Lincoln Review: Cutting a Swath through Cinema

We hold these truths to be self-evident, that this movie is a classic. That it was endowed by its creator the undeniable description of pure glory. That it has brought to its audiences, a new drama for the ages. The story of Abraham Lincoln and the ratification of the 13th Amendment. It’s a historical drama, with more emphasis on the drama than the history. In spite of this, it serves as an excellent counterpoint to the unmitigated glory of “Abraham Lincoln: Vampire Hunter.”

Honest Abe trades in the warrior’s spirit for a philosopher’s soul.

President Lincoln, as played by the venerable Daniel Day-Lewis, is shown to be a man of great contrasts and a complex personality. He has skin as hard as rock, but a soul as sweet as sugar. The entire movie takes place over the course of roughly a month, following the story of the Republicans’ (under the leadership of Lincoln) attempts to ratify the 13th Amendment, and the Democrats’ fervent battle to block it. The movie does an excellent job of balancing historical accuracy with attempting to appeal to audience members who lack a love of history.

It is not a movie for those with a short attention span, as it does tend to drag a bit at the beginning and is slow to get the ball really rolling. However, once it does start rolling, the boulder of momentum quickly becomes an avalanche of drama and emotion.  Anybody with an eye for cinematic detail with instantly fall in love with this movie.

One of this movie’s greatest strengths is in its dialogue. It successfully manages to insert humorous moments without losing its dramatic tension. Between Lincoln’s love of injecting stories and Thaddeus Stevens’ (played by the eternally grumpy Tommy Lee Jones) talent for eloquent (and often insulting) prose, this film is a playground for anyone with a fascination with words. Some of the humorous bits will admittedly go over the heads of those without a love of literature, but it will tickle the very marrow of the funny bones of those who can appreciate verbal illustrations.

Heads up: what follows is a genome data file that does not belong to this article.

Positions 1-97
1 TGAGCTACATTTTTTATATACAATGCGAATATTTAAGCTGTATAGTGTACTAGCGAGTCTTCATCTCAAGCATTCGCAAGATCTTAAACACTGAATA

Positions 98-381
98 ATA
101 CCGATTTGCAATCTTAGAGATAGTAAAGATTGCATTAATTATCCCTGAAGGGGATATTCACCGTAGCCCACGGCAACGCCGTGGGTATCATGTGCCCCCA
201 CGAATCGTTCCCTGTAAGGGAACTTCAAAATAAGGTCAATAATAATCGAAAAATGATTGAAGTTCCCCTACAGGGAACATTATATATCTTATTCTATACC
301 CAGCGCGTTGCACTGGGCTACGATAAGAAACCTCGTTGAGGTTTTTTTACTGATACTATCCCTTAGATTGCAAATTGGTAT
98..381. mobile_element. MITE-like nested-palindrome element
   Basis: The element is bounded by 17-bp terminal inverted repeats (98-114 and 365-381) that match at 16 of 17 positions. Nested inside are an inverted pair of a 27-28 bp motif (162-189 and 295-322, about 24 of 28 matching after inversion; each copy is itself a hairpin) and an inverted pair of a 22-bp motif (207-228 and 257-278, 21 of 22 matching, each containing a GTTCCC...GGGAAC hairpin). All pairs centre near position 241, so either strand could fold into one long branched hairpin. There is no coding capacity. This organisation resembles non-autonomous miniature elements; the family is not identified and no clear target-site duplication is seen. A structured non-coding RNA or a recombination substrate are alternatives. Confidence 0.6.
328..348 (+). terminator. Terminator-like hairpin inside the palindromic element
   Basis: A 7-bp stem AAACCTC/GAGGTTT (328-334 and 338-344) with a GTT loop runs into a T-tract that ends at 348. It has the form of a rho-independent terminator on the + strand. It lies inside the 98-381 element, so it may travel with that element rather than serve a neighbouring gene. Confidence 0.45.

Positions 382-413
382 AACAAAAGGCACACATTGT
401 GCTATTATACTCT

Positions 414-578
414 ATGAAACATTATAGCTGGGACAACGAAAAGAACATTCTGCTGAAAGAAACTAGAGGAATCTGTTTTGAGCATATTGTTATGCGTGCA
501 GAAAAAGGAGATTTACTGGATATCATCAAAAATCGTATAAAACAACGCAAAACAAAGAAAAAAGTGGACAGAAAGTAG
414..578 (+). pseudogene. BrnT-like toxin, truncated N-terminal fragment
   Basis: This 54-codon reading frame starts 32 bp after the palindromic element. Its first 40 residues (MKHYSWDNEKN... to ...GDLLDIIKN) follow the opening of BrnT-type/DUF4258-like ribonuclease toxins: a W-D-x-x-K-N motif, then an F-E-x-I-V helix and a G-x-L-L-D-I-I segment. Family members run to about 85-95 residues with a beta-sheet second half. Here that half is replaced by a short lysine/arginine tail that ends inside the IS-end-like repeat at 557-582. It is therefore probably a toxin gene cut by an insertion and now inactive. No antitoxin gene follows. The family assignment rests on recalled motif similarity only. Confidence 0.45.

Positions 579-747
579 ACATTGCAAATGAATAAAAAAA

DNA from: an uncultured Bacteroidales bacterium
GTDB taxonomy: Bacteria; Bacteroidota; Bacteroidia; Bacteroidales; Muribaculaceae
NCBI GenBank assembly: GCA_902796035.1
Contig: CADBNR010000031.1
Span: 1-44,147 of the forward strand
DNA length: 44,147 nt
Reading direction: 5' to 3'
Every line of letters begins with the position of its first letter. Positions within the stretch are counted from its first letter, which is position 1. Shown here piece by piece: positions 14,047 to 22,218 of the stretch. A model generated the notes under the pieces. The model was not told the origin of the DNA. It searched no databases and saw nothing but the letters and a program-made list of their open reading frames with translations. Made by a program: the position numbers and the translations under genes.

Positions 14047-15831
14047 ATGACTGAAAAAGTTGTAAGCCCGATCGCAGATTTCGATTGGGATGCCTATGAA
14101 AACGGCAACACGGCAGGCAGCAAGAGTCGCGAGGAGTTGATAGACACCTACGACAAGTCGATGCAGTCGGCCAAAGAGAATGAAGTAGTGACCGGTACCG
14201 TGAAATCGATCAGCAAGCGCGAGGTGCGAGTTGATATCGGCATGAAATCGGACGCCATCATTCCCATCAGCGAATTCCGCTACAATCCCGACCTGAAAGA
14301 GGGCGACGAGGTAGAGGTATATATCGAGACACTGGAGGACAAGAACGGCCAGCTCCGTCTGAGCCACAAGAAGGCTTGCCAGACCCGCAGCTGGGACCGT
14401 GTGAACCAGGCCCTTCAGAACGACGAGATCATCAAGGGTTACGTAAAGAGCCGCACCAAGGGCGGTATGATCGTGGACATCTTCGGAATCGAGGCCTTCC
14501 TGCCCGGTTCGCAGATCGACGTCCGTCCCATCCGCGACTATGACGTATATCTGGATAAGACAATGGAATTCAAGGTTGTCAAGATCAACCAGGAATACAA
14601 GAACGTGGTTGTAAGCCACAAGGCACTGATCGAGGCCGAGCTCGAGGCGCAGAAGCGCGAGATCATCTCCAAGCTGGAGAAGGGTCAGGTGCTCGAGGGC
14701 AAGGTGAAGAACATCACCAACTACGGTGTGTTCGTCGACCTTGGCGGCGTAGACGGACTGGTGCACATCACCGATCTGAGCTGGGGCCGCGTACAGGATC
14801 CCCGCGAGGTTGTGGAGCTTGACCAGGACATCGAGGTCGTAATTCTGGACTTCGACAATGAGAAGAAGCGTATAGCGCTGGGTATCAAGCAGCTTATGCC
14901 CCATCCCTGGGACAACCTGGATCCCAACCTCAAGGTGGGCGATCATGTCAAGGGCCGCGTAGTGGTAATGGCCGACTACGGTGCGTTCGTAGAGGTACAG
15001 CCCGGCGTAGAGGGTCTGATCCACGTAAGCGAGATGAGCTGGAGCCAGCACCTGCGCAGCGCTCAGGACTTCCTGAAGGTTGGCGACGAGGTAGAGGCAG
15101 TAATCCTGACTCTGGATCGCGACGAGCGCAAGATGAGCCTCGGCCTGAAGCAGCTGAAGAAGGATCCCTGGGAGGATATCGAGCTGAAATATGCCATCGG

The film reveals Lincoln’s patchwork genius. With a love of history and a wealth of knowledge about literature, he holds a powerful stance amongst his fellow politicians, both physically and intellectually. The very real strain of the war, on both the field and in the House, is etched into his very brow. He walks as if the burden of Atlas himself is on his shoulders, which it might as well be. He struggles between a desire for peace and a moral obligation to obliterate slavery from the fields of the nation. His stubborn drive and occasional bending of the rules brings him into conflict with his own Cabinet, most notably Secretary of State William H. Seward, but in the end his sheer force of personality inevitably brings them to his side.

Some may have qualms with this movie’s lack of total historical accuracy, but this is to be expected. It is as close to a modern, theatrical movie can get to following the course of history, whilst being entertaining for those without respect for the past.

This movie stands above others as a theatrical experience. With bold linguistics and sweeping gestures, it is a surefire winner for any nomination it goes up for. It is highly recommended for any historical nerd worth their salt. Besides, it has Tommy Lee Jones in it. What’s not to love? Daniel Day Lewis is a perfect fit for the ruggedly intellectual profile of Lincoln. He seems to have been born for the part. For even more entertainment, after it comes out on DVD, watch it with “Abraham Lincoln: Vampire Hunter” (or Abraham Lincoln vs. Zombies if that’s your preference) for a glorious clash in style and tone.

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